Yan Pascal Tortelier steps up to the podium at Davies Symphony Hall this week to lead the San Francisco Symphony in a program of masterpieces from the Romantic era - Schumann’s Piano Concerto - with soloist Martin Helmchen - and Dvořák’s Symphony No 7.
Having started his musical career as a violinist, Yan Pascal Tortelier was only 14 when he won first prize for violin at the Paris Conservatory. He continued his musical studies with Nadia Boulanger, made his debut as a violinist with the London Philharmonic, and studied conducting with Franco Ferrara at the Accademia Chigiana in Siena.
Mr Tortelier has held a number of prominent conducting roles since becoming associate conductor of the Orchestre National du Capitole de Toulouse in 1974. These include principal conductor and artistic director of the Ulster Orchestra, principal guest conductor of the Pittsburgh Symphony, and chief conductor of the BBC Philharmonic, following which he was given the title of Conductor Emeritus. Mr Tortelier was also principal conductor of the São Paulo Symphony Orchestra, and currently holds the position of Principal Guest Conductor at the Royal Academy of Music in London. Having made his debut with the San Francisco Symphony in 1998, his most recent appearance here was in February this year.
Martin Helmchen studied at the Hanns Eisler Conservatory in Berlin with Galina Iwanzowa, with Arie Vardie at the Hochschule für Musik und Theater in Hanover, and with William Grant Naboré. He won the 2001 Clara Haskil International Piano Competition in 2001, at the age of 19, which launched his international career. He was the recipient of a fellowship from the Borletti-Buitoni Trust in 2005, the Credit Suisse Young Artist Award in 2006, and participated in the BBC New Generation Artist program from 2005 to 2007. Martin Helmchen made his US orchestral debut at Tanglewood in 2011, playing the Schumann Piano Concerto with the Boston Symphony Orchestra. This week’s performances mark his debut with the San Francisco Symphony.
For Martin Helmchen, the 2013-14 season includes debuts with the Saint Louis, Houston, Oregon and Dallas symphonies, as well as with the Cleveland Orchestra at Blossom, and his Kennedy Center recital which takes place in May 2014. Other engagements include performances with the City of Birmingham Symphony, Gürzenich Orchestera in Cologne, Musikkollegium Winterthur, Orchestre de Paris, Orchestre Philharmonique de Monte-Carlo, Philharmonia Orchestra, Prague Symphony, Royal Flemish Philharmonic, Svetlanov Symphony in Moscow, and the Swedish Chamber Orchestra, as well as a number of recitals.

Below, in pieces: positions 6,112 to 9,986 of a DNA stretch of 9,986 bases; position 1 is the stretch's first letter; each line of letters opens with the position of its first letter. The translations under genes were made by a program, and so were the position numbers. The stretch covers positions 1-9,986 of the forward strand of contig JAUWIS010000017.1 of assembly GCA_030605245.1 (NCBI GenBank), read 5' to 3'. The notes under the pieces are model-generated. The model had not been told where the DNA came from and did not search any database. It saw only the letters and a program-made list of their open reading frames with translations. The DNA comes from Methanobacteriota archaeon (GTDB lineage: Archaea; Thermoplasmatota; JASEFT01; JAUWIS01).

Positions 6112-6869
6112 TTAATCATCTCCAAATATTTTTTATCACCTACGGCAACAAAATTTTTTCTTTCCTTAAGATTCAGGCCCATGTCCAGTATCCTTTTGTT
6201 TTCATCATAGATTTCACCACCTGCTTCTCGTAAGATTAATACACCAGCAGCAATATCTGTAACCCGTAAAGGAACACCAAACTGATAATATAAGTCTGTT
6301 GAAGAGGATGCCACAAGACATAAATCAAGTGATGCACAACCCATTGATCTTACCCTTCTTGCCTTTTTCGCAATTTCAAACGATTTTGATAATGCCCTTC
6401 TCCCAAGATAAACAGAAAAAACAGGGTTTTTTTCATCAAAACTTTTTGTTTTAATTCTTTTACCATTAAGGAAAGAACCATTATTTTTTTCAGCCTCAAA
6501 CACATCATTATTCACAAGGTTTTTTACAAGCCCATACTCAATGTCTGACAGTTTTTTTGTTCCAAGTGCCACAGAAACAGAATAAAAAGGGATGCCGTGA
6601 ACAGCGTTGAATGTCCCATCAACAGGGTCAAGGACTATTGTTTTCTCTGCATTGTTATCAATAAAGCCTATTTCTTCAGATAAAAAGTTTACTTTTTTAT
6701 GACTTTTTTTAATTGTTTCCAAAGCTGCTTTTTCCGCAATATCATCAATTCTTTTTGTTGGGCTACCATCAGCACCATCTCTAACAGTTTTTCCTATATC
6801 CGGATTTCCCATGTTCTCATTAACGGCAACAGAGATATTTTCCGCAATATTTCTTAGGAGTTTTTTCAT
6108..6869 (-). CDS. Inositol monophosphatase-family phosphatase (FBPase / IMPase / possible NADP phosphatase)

This week’s performances at Davies Symphony Hall open with Berlioz’s Roman Carnival concert overture, which premiered on February 3, 1844, at the Salle Herz in Paris, with the composer conducting. Initially designed as a stand-alone piece, it was fashioned from music which Berlioz had written for his opera Benvenuto Cellini, and later became the prelude to the second act, which is set in Rome during a carnival.
Schumann initially composed the first movement of his Piano Concerto - in May 1841 - as a “Fantasy” for piano and orchestra. The Intermezzo and rondo-finale were added four years later, and Schumann’s wife, Clara, was the soloist in the first performance on January 1, 1846, given by the Leipzig Gewandhaus Orchestra, conducted by Ferdinand Hiller, to whom the work was dedicated. The first performance by the San Francisco Symphony took place in December 1917, conducted by Alfred Hertz, with Harold Bauer as soloist.
Dvořák was invited to write his Seventh Symphony by the Royal Philharmonic Society, of which he had been elected an honorary member. He began to sketch the symphony in December 1884, and completed the score the following March.
Written during a time when Dvořák was facing a number of personal troubles, the symphony was intended to reflect the political struggles of the Czech nation. A staunch patriot, he is said to have written to a friend: "I am now busy with this symphony for London, and wherever I go I can think of nothing else. God grant that this Czech music will move the world!!". The symphony was premiered at a Royal Philharmonic Society concert on April 22, 1885, at St James’s Hall in London, with Dvořák himself conducting. The acclaim with which it was received must have been immensely pleasing to him.
Yan Pascal Tortelier conducts the San Francisco Symphony in the Schumann Piano Concerto and Dvořák’s Symphony No 7 at Davies Symphony Hall on October 17, 19 and 20. For further information and tickets, visit the SF Symphony website.